The slaughter. In my reading I attempt to show how in the specificity of his practice he instantiates a mode of bearing witness that is at once singular and collective. acting at the level of the singular body. not a traditional healer. “Spiritual slaughter”. [divinely sanctioned healing]. condemning but also measuring the immensity of the question. if one has the strength and courage to pursue them. itself a kind of awareness. where the lament of the personal voice recapitulates and addresses the pain of a collectivity. under the rule of “soul murder”. says Sheikh Yassine. Courage. and a meditation on death which is an opening to the possibility of life. For. or tadbih. This double movement testifies to a re-politicization of thinking. The Imam practices a renewed form of Quranic healing and spiritual-political practice known as `ilāj shar`ī. But these are flights. Sheikh Yassine rests on that indecidability. are suicide and self-immolation. the Imam made an explicit connection between his active investment in `ilāj . is also internal to the nafs [the soul/self ] itself. fundamentally. reaching to classical Islamic theories of the passions.rEviEW OF WOmEN STudiES  ArTiCLES  31 in the assumption of death in life. he postulates a political-ethical work of the imagination. and constitute a religious transgression. embraces the ambiguity of his diagnosis. and of the unbearable pain of the community. a ma`siyya. it is impossible for the youth to discern between a life.12 In the conversations we had about the theological-ethical framework of his therapeutic intervention.11 The Imam reflects on the nature of a drive to destruction. is also a temptation. the soul. the Imam names an “affirmative imagination” [suwarān ijābiyya]. melancholy. His sermons and therapeutic interventions are aimed at a trans-figuration. but an active member in the local Islamic revival. and pain. and on the question of evil (through the Islamic figuration of Shaytan) as a heterogeneity and a struggle ever present within the community. as well as of relating to the past. Sheikh Yassine explains. The only “exits”. one that is capable of generating “action” from within a space of trauma. and the heart. and the difficulty of the answer. The Battlefield of the nafs I pursue this question of “soul murder”. at the possible repossession of what. destroys the possibility of imagining the future. and its implication for a possible ethics of struggle (jihad/jihad al-nafs) through an analytic description of the therapeutic practice of a Moroccan Imam10. as a crucial dimension of responsibility. indeed also not a Sufi. in a situation in which it becomes both self-evident and justified that only some have access to humanity. under the present circumstances. It freezes time. In his discussion of anger. a struggle which. and reduces life to a flat surface without exits. which is death-form. is caused by the injustice of a tyranny that concentrates all wealth and power in the hands of the few.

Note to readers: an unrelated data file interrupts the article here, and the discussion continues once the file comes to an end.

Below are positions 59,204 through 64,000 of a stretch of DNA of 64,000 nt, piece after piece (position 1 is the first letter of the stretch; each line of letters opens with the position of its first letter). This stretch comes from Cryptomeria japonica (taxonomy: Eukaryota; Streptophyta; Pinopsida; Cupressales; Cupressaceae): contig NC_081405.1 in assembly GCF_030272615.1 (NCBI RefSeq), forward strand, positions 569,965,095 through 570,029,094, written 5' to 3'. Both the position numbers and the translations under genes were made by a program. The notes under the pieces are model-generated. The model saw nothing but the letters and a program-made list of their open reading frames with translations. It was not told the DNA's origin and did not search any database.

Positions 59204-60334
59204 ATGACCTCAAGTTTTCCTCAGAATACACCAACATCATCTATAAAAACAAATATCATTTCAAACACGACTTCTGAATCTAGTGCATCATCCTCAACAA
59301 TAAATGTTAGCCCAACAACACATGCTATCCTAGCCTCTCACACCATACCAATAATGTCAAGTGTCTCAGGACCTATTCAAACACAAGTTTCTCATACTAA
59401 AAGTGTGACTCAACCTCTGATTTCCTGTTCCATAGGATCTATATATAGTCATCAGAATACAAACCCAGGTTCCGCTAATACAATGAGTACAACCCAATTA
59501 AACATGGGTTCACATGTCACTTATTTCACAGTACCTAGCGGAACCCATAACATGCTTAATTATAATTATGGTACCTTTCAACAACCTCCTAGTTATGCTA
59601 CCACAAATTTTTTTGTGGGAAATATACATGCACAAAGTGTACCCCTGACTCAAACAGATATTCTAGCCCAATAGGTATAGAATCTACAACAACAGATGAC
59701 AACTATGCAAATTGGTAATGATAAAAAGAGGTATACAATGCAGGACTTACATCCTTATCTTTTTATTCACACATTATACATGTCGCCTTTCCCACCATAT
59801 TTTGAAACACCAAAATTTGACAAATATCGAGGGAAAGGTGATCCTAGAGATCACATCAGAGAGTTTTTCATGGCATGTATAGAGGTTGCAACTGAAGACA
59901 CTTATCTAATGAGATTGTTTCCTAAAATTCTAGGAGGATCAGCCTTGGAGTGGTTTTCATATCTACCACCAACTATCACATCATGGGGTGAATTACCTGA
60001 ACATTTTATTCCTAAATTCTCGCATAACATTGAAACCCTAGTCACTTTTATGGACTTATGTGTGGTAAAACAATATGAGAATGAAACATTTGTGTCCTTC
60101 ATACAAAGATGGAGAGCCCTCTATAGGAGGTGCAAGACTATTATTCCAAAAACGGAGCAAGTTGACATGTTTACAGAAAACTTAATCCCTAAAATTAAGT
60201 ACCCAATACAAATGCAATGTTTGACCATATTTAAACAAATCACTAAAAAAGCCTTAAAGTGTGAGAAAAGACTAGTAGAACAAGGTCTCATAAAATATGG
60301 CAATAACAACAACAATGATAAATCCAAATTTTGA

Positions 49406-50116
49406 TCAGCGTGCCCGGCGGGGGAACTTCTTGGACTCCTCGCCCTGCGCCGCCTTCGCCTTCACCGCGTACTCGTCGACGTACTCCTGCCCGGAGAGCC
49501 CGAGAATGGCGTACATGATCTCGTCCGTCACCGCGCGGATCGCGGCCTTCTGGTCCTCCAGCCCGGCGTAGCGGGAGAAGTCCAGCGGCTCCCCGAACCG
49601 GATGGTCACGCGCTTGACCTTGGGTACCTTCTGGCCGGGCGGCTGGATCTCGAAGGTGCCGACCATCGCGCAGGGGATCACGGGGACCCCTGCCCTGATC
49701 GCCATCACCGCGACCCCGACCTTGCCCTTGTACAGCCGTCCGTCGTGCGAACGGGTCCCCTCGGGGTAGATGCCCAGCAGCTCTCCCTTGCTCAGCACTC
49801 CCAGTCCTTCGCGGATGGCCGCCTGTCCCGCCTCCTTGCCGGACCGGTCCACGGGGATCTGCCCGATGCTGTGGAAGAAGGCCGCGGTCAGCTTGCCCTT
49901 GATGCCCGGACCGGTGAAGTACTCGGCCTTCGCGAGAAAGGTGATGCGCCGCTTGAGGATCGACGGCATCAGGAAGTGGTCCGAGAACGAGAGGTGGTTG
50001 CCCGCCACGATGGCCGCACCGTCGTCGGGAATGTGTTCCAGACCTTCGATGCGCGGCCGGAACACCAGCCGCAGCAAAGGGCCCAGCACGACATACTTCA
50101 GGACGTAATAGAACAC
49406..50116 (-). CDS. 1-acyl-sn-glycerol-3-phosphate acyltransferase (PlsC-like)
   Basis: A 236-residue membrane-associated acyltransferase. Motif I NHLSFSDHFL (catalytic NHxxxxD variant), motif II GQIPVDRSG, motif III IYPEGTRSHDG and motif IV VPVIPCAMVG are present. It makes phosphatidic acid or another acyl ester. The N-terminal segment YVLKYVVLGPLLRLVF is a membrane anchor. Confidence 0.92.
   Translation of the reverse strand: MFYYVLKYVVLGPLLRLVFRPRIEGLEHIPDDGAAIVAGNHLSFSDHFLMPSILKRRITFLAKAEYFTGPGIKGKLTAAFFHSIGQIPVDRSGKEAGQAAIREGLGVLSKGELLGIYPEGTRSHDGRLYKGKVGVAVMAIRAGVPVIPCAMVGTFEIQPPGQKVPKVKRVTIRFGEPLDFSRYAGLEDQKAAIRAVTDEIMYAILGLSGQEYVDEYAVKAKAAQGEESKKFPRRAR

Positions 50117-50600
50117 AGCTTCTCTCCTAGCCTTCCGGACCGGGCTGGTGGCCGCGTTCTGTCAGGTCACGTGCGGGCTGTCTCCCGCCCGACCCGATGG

and a larger effort towards a political critique of the condition of the self/soul in a state of material and spiritual dispossession. proposed a cure that consisted of herbal remedies that he prepared himself and Quranic recitations. arrived at his door after a long therapeutic quest across healers and sanctuaries for the mad. The space of the cure addresses an affliction which is singular. The question concerned the possibility of ethical existence in the vicinity of destruction. paralyzed. from a place at the limit of life and the law. and in the shadow of spiritual dispossession. in the Imam’s analytic description.32  Clad in mourning: violence. understood as a renewed instantiation of the practice of faith. capable of giving religious advice. His was a political and yet intimate calling which. the Imam addressed a condition in which being is threatened with extinction. marīd). and . Subjugation and the Struggle of the Soul shar`ī [divinely sanctioned healing]. and in turn manifests itself in “petrified forms of pain” engraved in the human soul. The Imam spoke insistently in terms of a question. At the outset. or he or she must be a spiritual guide [murshid]. and a history: healing. Upon our first meetings the Imam made it clear that he embraced the practice of healing and the persona of the healer differently than it was often understood in Morocco. trauma and madness. and of utter hopelessness. in which specific passages of the Qur’an bearing an effective relation with the person’s condition are read to the sick. the Imam once told me. the work of the healer is that of a political-spiritual diagnosis. for he saw sickness as a knot in a larger history of obliterated connections). A healer must be a learned scholar of the Qur’an and of the Hadith. the authority he claimed for himself was that of a scholar and a religious guide. if he wants to cure–must be a person who is entrusted with a religious task. In some cases it was their first attempt at a cure. He asked it at the intimate level of his encounters with the sick and the afflicted (musāb.”13 In his practice as a healer. He listened. asked questions (always including in his address the family members who had come with the sick. the Imam attended to those who addressed themselves to him or were brought by their families because of severe psychopathological symptoms. the practice of ruqya (literally “spiritual elevation”). visits to psychiatrists. at the limit of despairing life and trust in God. While healing had traditionally been associated with a charismatic authority. but most often they. and in some cases after a hospitalization. giving up his career as a student of law at the University of Rabat. In our conversations. was the reason why he chose to embrace the life of a religious scholar and healer. of subjugation by an oppressive state apparatus. a murshid: “The person who aspires to be a healer [al-mu`ālij]. but which is also a symptom that speaks of a collective condition. one that gave impetus to his work and shaped every aspect of his life.